"Intertwined" performance as part of the 2018 Commonwealth Games (Gold Coast, Australia)

Intertwined performance - parade views during the 2017 Commonwealth Games

The performance “Intertwined” showcases the work of Aboriginal and Torres Strait Islander artists at the 2018 Commonwealth Games Festival (Gold Coast, Australia).

On the occasion of the 2018 Commonwealth Games, designer Grace Lillian-Lee, whose work is strongly inspired by her Aboriginal heritage, and choreographer Fiona Wirrer George have created, directed and produced an exceptional artistic performance celebrating the beauty and diversity of Aboriginal and Torres Strait Islander cultures and identities through art, fashion, music and dance .

Entitled " Intertwined " (which means "intertwined", "intertwined"), the performance commissioned by the 2018 Festival mixes ancestral traditions and contemporary artistic practices, old and new. It explores the crucial theme of the preservation of cultural heritage and ancestral histories in today's world and the possible means of transmission to younger generations, raising the question of possible borders and intertwinings . It is the diversity and its richness that the performance highlights.

20 Indigenous Australian and Torres Strait Islander models, dancers and musicians take part in the performance, showcasing 11 never-before-seen collections of clothing made from textiles created by Aboriginal artists.

Among these, the artists of the Bábbarra Women art center, with whom the IDAIA Paris Gallery collaborates, are honoured. Their magnificent textiles, transformed into art-à-porter, make their identity, cultural and artistic heritage accessible to as many people as possible, especially the younger generations, but also visible to other countries around the world. They thus hope to gradually gain greater international recognition for their story(s). Through the printing on fabric of patterns that they have previously drawn, the artists reveal their history, their cultural attachment to their country and to the oceans that border their land. The intimate and deep relationship that binds them to their traditional country shines through in each of their textiles.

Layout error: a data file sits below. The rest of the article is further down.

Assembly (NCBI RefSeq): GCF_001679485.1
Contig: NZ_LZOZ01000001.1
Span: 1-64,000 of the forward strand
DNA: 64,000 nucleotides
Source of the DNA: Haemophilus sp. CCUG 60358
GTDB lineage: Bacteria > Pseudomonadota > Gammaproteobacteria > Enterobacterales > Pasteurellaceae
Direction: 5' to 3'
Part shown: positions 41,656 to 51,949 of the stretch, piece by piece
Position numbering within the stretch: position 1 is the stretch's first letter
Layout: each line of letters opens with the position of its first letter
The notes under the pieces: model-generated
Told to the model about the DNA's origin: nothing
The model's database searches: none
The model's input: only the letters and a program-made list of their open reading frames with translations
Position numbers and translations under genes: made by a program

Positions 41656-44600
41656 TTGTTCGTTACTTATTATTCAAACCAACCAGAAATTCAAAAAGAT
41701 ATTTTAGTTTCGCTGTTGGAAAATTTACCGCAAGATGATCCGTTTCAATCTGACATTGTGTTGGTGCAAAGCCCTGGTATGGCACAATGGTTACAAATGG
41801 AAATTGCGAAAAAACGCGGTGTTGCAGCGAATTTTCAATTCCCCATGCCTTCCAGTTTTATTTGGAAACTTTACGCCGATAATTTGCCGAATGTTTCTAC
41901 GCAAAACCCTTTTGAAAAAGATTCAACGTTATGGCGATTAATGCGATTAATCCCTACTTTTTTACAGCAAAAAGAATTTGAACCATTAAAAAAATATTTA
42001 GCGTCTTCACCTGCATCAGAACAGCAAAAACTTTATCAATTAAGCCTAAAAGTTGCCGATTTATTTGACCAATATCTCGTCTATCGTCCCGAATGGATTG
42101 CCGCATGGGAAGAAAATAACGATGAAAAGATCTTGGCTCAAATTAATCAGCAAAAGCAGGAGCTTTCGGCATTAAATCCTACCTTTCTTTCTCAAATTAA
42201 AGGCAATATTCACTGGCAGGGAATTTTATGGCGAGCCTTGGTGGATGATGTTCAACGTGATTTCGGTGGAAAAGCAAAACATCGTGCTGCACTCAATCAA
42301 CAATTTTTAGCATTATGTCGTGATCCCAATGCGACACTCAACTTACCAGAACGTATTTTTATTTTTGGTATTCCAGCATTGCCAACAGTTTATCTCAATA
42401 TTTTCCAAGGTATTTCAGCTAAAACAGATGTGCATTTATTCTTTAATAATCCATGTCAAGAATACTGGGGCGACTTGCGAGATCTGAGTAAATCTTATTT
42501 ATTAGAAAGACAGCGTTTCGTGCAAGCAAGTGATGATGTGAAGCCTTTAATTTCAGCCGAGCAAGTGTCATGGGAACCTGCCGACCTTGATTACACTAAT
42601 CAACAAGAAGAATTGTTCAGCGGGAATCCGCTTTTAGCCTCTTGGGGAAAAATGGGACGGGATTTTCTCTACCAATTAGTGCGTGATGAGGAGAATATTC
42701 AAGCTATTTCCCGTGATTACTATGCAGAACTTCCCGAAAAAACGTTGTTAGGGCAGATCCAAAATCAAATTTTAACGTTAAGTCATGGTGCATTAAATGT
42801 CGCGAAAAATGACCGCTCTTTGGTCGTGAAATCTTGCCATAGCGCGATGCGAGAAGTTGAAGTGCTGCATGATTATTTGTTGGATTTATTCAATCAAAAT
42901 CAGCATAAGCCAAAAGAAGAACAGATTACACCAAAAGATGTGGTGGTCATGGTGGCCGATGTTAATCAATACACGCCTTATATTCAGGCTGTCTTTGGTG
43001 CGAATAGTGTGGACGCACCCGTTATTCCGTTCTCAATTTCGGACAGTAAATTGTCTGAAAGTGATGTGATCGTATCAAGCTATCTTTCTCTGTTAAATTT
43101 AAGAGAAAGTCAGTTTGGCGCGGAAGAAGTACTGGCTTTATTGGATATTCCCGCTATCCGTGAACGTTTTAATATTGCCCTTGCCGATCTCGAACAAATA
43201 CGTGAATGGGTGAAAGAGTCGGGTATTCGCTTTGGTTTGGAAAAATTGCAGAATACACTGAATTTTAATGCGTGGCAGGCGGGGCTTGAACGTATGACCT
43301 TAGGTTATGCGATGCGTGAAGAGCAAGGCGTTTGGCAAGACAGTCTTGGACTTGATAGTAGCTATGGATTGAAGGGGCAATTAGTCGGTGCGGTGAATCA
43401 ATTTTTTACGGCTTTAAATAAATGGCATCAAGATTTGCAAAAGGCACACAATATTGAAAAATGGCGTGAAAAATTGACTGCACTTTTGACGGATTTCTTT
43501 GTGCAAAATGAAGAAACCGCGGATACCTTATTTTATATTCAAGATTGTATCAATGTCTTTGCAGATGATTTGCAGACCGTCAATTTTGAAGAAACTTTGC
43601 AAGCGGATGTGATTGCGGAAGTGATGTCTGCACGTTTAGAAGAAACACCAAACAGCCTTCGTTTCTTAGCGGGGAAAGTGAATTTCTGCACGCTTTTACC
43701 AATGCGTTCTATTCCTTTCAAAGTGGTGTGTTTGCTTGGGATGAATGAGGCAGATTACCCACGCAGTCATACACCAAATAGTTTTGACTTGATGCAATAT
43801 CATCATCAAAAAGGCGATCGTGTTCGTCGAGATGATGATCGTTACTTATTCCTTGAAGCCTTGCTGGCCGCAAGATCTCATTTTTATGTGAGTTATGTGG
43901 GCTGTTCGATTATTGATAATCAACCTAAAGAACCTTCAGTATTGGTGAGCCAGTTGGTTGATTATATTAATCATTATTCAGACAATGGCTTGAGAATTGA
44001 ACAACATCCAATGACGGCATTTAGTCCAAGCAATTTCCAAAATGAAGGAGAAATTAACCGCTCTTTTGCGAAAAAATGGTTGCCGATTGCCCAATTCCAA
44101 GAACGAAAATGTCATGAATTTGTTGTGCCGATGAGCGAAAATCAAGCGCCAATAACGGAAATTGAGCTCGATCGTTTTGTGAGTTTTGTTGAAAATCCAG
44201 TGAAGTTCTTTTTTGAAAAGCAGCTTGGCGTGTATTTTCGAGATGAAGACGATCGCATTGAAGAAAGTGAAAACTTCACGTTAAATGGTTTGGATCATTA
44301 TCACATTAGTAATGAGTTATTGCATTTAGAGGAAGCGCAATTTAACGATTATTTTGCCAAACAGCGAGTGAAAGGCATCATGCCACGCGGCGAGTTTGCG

Committed to bringing a variety of voices and artistic practices to reflect the diversity of Australia, Grace Lillian-Lee also wanted to bring to the fore the productions of artists from Maningrida – an art center to which the Bábbarra Women are historically associated – with ornaments and accessories such as dilly bags , traditional woven bags used in particular for picking up or transporting objects.

Galerie IDAIA Paris will soon present the work of the Bábbarra Women during an exhibition dedicated to their superb textiles . Don't miss the unique opportunity to see these true works of art in France. More information about the exhibition will be available very soon.

Image caption:

- at the top of the page, views of the fashion show of the models wearing the creations of Aboriginal artists during the performance " Intertwined " on April 15, 2018 (Gold Coast, Australia) - on the right and on the left, the models wear the textiles made by the Bábbarra artists photo © IDAIA

- in the center, view of the collection created by Yugambeh Collective, with Aunty Glenys Briggs photo © IDAIA